I first became aware of The Jokers when they…yeah, I know you’re asking “do I EVER go anywhere else! At the time these hard working fellas from the North West of England were promoting their first album “The Big Rock ‘n’ Roll Show”. Two things made me want to be at The Railway that night – the promo poster which invoked the spirit of Motley Crue (so I HAD to check these boys out – and to be totally clear, they’re not like the Crue at all…but more of that later) and, far more importantly, the recommendation of a certain Pete Fairclough. Pete’s vast range of musical knowledge, and his dry sense of critique (“I’m not being funny, but…”) meant that, like many of us, listened when he made such positive noises about any band – particularly these boys.
That night saw The Jokers play some of the songs that would make their way on to this second release and they got me too. When guitarist Paul Hurst circled the venue after the show uttering the immortal line “wanna buy a CD? It’s a fiver!”, the money was already in my sweaty palm and shortly after that blue piece of paper was swapped for the first album. Over the next couple of years I have had the pleasure of seeing the band (with Wayne Parry on vocals, Joker Jet (or Simon Hurst, as his school teachers might have known him) on bass and Christian Poole on drums) on a number of occasions. What a work ethic these dudes possess – support tours (including with Editor Sue’s favourites Fozzy!) and on their own – and if blood, sweat and tears resulted in success then The Jokers deserve it in spades.
“What about the new album?”, I hear you cry. Well it continues in the same vein as album one. Building on the kind of bluesy rock and roll that once made Britain great (think Free) – the kind of thing The Answer do well but with a less obviously “retro” or “vintage” vibe. Those that know me will be aware that one (“one?” you cry, “and the rest!”) of my current irritants is when records are mixed to fully allow for the songs to be played on an mp3 player or through that tinny little speaker fitted to most mobile phones. You know the ones, listen to them on a proper music system with decent speakers and ….. plastic pots for drums, pan lids for cymbals and a guitar sound that makes a wasp in a biscuit tin sound tuneful and melodic. Not here – the drum mix has an almost live quality but it is the guitar and bass sound that work best for me. The bass sounds like a … well, like a bass should. Paul’s live guitar sound (which I have told him I want to steal!) comes over perfectly here. Wayne has a voice that reflects some influenes but is all his own and sounds phenomenal – whether on the belters like “Dr Rock Head” or the more gentle tones of “Bring Your Love Back to Me”.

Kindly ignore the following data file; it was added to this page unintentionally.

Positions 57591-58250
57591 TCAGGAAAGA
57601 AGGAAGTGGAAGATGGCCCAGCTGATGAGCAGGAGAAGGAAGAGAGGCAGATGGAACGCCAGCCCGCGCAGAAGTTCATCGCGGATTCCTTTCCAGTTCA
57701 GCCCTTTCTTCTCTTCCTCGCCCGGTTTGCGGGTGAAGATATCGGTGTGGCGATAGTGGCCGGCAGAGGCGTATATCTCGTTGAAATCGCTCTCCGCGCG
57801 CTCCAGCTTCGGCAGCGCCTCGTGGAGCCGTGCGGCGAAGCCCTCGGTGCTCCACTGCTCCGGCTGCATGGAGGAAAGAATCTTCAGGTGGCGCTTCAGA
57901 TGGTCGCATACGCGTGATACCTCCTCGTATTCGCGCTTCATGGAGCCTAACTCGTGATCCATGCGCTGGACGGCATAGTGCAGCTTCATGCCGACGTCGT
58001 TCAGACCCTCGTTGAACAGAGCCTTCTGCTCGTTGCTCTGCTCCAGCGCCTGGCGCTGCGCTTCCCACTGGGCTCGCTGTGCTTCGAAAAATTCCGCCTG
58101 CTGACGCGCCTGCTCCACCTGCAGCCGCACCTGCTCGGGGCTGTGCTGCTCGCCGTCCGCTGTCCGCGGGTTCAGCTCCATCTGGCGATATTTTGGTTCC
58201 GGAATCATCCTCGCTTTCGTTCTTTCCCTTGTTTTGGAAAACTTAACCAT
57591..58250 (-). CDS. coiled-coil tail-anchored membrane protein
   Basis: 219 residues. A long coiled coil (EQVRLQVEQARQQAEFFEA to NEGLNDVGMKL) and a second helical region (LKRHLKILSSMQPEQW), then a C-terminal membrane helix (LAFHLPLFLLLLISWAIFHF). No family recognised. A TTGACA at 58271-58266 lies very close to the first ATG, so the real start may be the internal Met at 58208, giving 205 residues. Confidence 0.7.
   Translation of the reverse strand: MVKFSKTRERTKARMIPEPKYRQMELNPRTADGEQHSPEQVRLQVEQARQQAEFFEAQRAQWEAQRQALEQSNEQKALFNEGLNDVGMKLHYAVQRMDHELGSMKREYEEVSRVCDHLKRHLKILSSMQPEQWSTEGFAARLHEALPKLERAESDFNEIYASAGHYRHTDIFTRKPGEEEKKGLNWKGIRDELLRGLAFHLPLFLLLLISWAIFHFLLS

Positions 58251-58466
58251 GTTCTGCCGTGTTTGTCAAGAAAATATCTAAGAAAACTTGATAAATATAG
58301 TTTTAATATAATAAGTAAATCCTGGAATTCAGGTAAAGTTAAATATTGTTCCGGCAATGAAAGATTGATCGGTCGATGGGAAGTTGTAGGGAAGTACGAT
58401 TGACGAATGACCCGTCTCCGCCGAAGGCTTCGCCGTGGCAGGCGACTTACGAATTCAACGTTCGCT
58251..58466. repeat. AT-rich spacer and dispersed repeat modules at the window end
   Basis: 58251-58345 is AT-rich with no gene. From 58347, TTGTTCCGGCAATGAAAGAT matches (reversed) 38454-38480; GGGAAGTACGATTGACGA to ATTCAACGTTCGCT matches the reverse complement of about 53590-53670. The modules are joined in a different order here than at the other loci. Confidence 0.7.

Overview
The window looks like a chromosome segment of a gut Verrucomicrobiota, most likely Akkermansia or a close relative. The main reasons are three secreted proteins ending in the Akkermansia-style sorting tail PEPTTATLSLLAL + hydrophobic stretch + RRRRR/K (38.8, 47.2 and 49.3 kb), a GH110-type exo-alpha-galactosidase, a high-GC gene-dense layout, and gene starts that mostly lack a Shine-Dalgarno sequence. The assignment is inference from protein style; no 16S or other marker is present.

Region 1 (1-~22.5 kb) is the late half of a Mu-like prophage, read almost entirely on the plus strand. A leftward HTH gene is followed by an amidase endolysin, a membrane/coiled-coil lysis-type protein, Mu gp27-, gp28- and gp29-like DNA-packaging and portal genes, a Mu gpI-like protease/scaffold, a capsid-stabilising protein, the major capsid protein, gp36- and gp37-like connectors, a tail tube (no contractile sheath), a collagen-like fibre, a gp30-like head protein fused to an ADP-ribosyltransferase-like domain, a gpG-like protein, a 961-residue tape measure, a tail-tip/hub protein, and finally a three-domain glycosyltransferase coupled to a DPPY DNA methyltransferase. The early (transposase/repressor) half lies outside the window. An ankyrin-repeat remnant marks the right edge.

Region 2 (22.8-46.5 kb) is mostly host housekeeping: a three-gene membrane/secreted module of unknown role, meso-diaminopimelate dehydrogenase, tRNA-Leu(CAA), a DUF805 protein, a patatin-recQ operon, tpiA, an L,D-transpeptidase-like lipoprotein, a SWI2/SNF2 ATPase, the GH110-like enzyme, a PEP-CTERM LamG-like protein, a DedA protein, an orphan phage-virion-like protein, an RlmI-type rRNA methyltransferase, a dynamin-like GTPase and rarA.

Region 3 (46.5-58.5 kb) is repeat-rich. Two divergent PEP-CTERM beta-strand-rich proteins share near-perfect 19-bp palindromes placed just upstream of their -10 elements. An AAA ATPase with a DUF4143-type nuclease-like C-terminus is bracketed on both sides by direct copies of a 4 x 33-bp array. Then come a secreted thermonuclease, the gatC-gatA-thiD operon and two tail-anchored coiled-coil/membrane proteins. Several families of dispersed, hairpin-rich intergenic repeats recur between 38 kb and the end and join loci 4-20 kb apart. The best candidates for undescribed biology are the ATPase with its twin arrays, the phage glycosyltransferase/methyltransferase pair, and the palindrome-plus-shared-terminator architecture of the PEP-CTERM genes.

Each track shows a slightly different reason why, with band like The Jokers, Rock & Roll is Alive. They blend the rock with the roll – new single “Radio” has a quality blend of more gentle acoustic with a harder edged chorus. The band cite influences such as ACDC, Kiss, Aerosmith, Led Zeppelin, T-Rex, Slade, Free, Cream and, you know what? You can tell but they never sound like copyists. They make it their own.
All their hard work seems to be paying off – Planet Rock have just announced The Jokers as one of the first bunch of bands that will play the first Planet Rockstock, they have signed a deal with SPV/Steamhammer and have the support of one of the top rock music PR companies. So now is the time for you to do your bit.
Sadly, Pete passed away in March and I truly hope that he had a chance to listen to the finished record before he was called to the great gig in the sky. He would love this…and, I’m not being funny but so will you!
Rock & Roll is Alive will be released on 2nd September on SPV/Steamhammer
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